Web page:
From: D. F. Siemens, Jr. <dfsiemensjr@juno.com>

Date: Fri Oct 10 2008 - 16:23:43 EDT

Date: Fri Oct 10 2008 - 16:23:43 EDT

On Fri, 10 Oct 2008 11:29:29 -0600 (MDT) gordon brown

<Gordon.Brown@Colorado.EDU> writes:

*> >>
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*> > I see a practical problem with this claim, for it means that all
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*> the
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*> > specific terms in the axioms are meaningless. As a consequence,
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*> any set
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*> > of consistent axioms, that is, empty terms with empty relations,
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*> would be
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*> > investigated. However, it seems that only a limited set of terms
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*> and
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*> > relations are worked with. Thus a plane is a two-dimensional
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*> structure,
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*> > with the earlier assumption that it is Euclidean restricted. What
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*> I can
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*> > draw on a sheet of paper fits Euclid's or Playfair's parallel
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*> axiom, with
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*> > the unexampled assumption that it be infinite. But it is equally
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*> possible
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*> > to deal with the surface of the earth as a Riemannian plane. Also,
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*> the
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*> > mathematical functions are essentially the same whether we deal
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*> with real
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*> > numbers, modular numbers or infinities, though there are
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*> different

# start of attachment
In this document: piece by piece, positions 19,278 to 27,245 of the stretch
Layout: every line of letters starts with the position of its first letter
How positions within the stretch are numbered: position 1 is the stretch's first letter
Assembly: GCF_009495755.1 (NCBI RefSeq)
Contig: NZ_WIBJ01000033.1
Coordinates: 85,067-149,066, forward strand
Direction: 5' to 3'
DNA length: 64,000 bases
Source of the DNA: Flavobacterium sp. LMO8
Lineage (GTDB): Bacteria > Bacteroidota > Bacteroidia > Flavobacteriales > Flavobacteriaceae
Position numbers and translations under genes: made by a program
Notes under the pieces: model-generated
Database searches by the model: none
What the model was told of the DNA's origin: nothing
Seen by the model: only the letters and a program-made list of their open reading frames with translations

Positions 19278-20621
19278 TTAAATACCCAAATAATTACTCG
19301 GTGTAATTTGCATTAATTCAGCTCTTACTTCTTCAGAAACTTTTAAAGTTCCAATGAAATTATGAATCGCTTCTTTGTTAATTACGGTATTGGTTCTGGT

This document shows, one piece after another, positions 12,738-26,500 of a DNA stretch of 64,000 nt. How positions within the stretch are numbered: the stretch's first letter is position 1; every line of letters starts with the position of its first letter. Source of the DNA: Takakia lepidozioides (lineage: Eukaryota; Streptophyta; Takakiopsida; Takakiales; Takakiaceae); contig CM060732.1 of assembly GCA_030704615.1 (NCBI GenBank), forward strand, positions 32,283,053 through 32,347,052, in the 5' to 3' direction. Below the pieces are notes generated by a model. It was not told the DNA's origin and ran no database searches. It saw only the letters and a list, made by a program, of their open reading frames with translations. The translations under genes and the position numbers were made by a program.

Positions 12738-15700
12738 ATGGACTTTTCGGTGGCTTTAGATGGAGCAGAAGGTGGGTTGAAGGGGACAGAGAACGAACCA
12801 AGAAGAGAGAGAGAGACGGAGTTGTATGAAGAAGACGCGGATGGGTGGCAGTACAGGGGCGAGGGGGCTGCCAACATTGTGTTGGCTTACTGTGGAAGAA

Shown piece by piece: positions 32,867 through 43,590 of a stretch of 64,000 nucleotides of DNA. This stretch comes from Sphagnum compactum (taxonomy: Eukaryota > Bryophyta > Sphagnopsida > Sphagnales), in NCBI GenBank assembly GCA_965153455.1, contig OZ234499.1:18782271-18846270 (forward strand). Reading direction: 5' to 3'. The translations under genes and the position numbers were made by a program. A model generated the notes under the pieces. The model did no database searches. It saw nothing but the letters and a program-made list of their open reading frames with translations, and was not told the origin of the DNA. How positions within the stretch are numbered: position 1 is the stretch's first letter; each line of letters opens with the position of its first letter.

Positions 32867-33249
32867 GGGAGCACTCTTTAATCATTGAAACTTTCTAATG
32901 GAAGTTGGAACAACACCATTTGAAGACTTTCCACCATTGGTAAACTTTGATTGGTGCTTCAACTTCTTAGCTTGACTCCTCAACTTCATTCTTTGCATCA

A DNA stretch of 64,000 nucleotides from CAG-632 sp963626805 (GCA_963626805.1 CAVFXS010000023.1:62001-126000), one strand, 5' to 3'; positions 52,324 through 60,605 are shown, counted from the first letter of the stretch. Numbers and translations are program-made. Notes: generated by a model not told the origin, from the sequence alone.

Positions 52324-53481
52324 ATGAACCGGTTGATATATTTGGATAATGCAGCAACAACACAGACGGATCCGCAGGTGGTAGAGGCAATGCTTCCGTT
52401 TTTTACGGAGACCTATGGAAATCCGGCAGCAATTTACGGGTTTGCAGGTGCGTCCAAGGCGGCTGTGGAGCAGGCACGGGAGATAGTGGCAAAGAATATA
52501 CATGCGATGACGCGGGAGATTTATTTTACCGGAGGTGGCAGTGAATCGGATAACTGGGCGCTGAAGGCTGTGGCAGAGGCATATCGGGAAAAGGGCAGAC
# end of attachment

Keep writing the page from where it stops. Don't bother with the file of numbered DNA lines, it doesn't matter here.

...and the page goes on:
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*> > consequences. So I hold that there are, despite claims to avoid
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*> > explanations, tacit assumptions about the underlying meanings.
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*> > Dave (ASA)
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*> > ____________________________________________________________
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*> > Love Graphic Design? Find a school near you. Click Now.
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*> >
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*>
*

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*> >
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*>
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*> The preferred modern approach to geometry is to use some
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*> approximation to
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*> David Hilbert's axioms. The undefined terms are point, line, lie on,
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*>
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*> between, and congruent. These are the basis for defining all other
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*> geometric terms. Of course, the axioms also use nongeometric words
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*> such as
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*> if and then as well as terms from set theory and arithmetic, both of
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*> which